Repairs are currently underway on the St. Louis Bridge, much to the relief of area residents impacted by its closure last week.
© Herald photo by Perry Bergson
The St. Louis Bridge is shown in the background behind the bison statue in the community south of Prince Albert last May. The Ministry of Highways and Infrastructure has announced a repair plan for the bridge following a brief closure for inspections.
Village of St. Louis Mayor Les Rancourt noted that his constituents were not shy about expressing their displeasure after the bridge was closed due to a crack in the structure.
“As soon as it got closed on Friday, the phone pretty much was going all week and weekend, and up actually until last night when they finally got the lights up there and opened it up,” Rancourt said.
According to the mayor, the main obstacle created by the closure was the vastly increased driving time for those travelling through the area.
As a result of the detour that passed Highway 25 and Highway 3 at Birch Hills, the length of a drive to St. Louis stretched to an hour and a half each way.
“It (took) twice as long to get to Prince Albert each way and (there was) the added cost of fuel and time,” Rancourt said.
“We also have people from the north side of the river that attend school in the community as well as work in the community. So in order for them to get to St. Louis with the bridge closure, they basically had to drive to Prince Albert, drive to Birch Hills, drive to St. Louis and then do the exact same thing to return home.”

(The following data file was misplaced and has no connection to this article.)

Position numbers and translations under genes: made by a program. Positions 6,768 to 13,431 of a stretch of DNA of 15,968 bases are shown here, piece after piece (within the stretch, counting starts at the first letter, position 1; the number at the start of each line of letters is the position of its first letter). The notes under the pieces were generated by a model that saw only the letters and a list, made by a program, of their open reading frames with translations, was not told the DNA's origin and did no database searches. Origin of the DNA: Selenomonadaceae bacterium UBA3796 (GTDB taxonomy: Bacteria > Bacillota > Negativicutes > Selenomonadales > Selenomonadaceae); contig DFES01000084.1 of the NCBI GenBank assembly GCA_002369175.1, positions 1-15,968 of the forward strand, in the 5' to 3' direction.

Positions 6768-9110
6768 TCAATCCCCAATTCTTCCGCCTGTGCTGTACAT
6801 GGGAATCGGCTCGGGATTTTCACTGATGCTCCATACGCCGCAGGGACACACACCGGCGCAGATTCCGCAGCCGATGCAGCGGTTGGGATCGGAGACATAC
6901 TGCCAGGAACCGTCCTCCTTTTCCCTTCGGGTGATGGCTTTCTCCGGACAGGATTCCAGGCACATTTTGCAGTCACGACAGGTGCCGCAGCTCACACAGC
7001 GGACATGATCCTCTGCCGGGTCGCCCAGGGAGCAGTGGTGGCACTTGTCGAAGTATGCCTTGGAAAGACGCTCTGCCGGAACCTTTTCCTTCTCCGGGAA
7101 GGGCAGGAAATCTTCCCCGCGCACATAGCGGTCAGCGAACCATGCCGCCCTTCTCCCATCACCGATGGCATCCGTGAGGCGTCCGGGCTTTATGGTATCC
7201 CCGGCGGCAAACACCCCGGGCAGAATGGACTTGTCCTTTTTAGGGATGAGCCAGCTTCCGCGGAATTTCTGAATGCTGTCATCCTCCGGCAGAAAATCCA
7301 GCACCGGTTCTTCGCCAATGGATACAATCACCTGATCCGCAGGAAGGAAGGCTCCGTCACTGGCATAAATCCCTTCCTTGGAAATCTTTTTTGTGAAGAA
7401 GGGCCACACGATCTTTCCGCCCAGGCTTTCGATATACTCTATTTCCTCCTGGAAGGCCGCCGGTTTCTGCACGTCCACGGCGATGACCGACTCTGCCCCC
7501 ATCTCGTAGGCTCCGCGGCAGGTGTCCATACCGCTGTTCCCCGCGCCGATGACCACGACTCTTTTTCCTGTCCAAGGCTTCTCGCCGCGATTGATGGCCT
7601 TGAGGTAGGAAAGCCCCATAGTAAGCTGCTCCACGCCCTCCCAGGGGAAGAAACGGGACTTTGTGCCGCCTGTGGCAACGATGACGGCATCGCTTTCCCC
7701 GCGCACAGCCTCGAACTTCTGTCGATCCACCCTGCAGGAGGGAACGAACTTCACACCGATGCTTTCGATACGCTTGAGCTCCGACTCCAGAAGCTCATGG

Rancourt pointed out that the effects of the bridge closure extended beyond St. Louis, affecting traffic flow for motorists throughout the area travelling along Highway 2.
Local businesses also felt the impact, with St. Louis Meats owner Brad Nicolas noting that the long detour discouraged many of his customers from travelling to the store.
“I just did beef for people across the river and they didn’t want to drive 200 kilometres around to pick up meat here … (when) they’re four kilometres across the bridge,” Nicolas said.
Yet the bridge closure affected workers as well as consumers.
“I have a young fellow that works for me here full-time and he lives three, four clicks on the other side of the river, so it was a pain in the butt for him,” Nicolas said.
“He had to find a place to cross with a Ski-Doo and come in the morning when it’s 50 below on his sled and come here looking like a frozen Popsicle,” he added with a chuckle.
Despite the problems, Rancourt said that village residents understood the government’s reasons for closing the bridge.
At the same time, they were glad to see repair efforts going forward, even with only one lane open at a time.
“We’re happy that the repairs are going to be underway and that the bridge is open again,” Rancourt said.
“We understand that there was some frustration with the closure, but we also understand that … safety is the paramount (concern) for pretty much everybody involved.”
The recent closure, however, has in some respects served as a preview for anticipated effects of the St. Louis Bridge’s permanent closure to traffic, which will follow the construction of a new bridge.